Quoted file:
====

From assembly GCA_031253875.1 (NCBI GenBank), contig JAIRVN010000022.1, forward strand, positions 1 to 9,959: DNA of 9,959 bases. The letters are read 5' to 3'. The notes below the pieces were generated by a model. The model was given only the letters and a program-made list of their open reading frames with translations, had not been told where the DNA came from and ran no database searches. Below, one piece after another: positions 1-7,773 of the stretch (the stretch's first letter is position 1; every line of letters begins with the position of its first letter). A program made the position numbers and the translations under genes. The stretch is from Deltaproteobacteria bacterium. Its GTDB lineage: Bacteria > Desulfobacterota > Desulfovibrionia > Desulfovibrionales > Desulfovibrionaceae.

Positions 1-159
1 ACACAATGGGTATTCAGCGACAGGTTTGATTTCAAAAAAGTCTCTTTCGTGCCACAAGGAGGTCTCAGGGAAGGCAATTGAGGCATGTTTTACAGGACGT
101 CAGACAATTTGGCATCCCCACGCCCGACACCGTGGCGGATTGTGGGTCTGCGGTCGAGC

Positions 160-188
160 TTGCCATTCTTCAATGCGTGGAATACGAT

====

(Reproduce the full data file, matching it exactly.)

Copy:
From assembly GCA_031253875.1 (NCBI GenBank), contig JAIRVN010000022.1, forward strand, positions 1 to 9,959: DNA of 9,959 bases. The letters are read 5' to 3'. The notes below the pieces were generated by a model. The model was given only the letters and a program-made list of their open reading frames with translations, had not been told where the DNA came from and ran no database searches. Below, one piece after another: positions 1-7,773 of the stretch (the stretch's first letter is position 1; every line of letters begins with the position of its first letter). A program made the position numbers and the translations under genes. The stretch is from Deltaproteobacteria bacterium. Its GTDB lineage: Bacteria > Desulfobacterota > Desulfovibrionia > Desulfovibrionales > Desulfovibrionaceae.

Positions 1-159
1 ACACAATGGGTATTCAGCGACAGGTTTGATTTCAAAAAAGTCTCTTTCGTGCCACAAGGAGGTCTCAGGGAAGGCAATTGAGGCATGTTTTACAGGACGT
101 CAGACAATTTGGCATCCCCACGCCCGACACCGTGGCGGATTGTGGGTCTGCGGTCGAGC

Positions 160-188
160 TTGCCATTCTTCAATGCGTGGAATACGAT